Variations of ‘home’ set Cambodians apart from West

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My mother and I at home a few years ago.

Where I spent most of my life, there was the concept of going home.  That referred to where I went to bed at night.

Here, Cambodians usually mean the same thing.

Were I to head to my hometown, that would refer to the Boston, Massachusetts area, where I was born and lived the first 18 years of my life.

Here in Phnom Penh, “hometown” does not exactly exist as a concept.  Instead, Cambodians will say in their language they are going to their homeland.

“Homeland” is freighted with far more significance than “home” or “hometown.”  It has Continue reading

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Bruni and Carter: Separated at birth?

An engrossing excerpt from restaurant critic Frank Bruni’s forthcoming book, Born Round: The Secret History of a Full-Time Eater, caught my eye in the New York Times Sunday Magazine.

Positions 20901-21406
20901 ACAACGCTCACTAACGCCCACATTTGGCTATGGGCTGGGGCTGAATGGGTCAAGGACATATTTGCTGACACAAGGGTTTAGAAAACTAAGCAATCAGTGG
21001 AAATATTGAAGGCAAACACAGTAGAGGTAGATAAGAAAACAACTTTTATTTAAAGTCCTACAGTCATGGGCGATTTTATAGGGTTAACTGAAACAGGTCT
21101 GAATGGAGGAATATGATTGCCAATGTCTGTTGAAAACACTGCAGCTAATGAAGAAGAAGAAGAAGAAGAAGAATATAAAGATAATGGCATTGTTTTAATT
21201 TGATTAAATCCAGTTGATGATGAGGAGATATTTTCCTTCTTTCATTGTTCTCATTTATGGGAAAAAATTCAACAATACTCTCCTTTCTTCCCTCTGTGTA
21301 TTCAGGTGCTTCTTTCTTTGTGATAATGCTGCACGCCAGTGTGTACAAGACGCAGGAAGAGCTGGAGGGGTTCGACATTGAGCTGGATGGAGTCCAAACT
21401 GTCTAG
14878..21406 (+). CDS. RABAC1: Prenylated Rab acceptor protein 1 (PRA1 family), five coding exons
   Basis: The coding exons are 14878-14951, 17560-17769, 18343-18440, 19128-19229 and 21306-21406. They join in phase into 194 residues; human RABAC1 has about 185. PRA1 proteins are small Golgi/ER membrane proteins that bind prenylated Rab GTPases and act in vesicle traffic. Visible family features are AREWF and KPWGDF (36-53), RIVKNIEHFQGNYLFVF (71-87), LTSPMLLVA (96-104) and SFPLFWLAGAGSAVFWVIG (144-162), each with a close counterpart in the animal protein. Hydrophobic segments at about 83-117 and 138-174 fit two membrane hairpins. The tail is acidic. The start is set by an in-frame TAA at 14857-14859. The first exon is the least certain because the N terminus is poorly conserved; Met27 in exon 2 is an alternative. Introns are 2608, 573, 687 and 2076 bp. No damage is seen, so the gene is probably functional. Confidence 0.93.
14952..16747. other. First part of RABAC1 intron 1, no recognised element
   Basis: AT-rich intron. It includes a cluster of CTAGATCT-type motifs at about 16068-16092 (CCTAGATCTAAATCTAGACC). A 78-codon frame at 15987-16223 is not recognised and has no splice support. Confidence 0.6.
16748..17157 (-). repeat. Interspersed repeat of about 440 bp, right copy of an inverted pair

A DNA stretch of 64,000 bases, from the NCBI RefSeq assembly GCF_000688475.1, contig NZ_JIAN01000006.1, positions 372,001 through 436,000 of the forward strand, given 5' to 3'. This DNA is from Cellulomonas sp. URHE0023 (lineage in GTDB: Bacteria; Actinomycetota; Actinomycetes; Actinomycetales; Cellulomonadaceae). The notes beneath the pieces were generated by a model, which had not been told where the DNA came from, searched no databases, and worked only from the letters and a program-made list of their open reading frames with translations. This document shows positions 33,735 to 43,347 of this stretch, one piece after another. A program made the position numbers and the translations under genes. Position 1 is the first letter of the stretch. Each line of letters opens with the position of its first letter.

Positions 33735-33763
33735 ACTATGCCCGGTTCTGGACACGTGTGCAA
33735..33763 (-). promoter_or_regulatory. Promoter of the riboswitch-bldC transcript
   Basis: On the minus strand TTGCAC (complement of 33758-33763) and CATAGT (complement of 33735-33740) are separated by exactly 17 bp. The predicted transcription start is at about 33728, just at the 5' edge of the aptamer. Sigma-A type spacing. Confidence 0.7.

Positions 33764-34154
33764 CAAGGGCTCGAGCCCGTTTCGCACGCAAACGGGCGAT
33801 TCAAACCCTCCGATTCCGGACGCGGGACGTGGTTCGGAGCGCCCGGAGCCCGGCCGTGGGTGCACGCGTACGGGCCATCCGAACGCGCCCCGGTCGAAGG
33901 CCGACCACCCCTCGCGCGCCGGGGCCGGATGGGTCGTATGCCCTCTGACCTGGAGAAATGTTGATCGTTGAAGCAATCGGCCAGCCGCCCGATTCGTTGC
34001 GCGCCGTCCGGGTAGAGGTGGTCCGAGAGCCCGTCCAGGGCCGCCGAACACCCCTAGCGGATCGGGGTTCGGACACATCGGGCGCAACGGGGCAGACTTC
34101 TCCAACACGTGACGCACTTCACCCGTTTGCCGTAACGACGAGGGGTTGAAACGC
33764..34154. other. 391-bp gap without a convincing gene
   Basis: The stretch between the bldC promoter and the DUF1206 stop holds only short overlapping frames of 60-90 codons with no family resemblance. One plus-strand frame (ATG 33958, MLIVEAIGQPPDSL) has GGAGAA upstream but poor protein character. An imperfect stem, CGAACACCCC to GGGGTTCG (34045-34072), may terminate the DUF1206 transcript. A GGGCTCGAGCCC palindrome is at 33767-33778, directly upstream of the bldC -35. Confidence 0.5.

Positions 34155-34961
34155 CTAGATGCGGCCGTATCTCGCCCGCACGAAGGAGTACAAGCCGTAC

Fascinated, I read the account of his youthful indulgence, which so closely paralleled mine – thankfully, only up to a point.  But here are some tidbits that resonated:

  • As a youngster, he would demand and devour two hamburgers at a time, wanting more.  For my school lunch, my mother had to pack two sandwiches.
  • Bruni remembers almost everything about his childhood in terms of food.  I am told that when I was 2 years old and my folks engaged in a rare indulgence in a lobster at a restaurant, guess who ate the whole thing?  Of that I don’t have a specific recollection, but ah, those BLTs in later years, the slices of processed cheese smeared with French’s yellow mustard, the fresh (rather than canned) vegetables that I urged my mother to try cooking, the apple pie I mastered at 15.
  • He recalls, as well, ice cream smothered with his mother’s homemade chocolate sauce.  Continue reading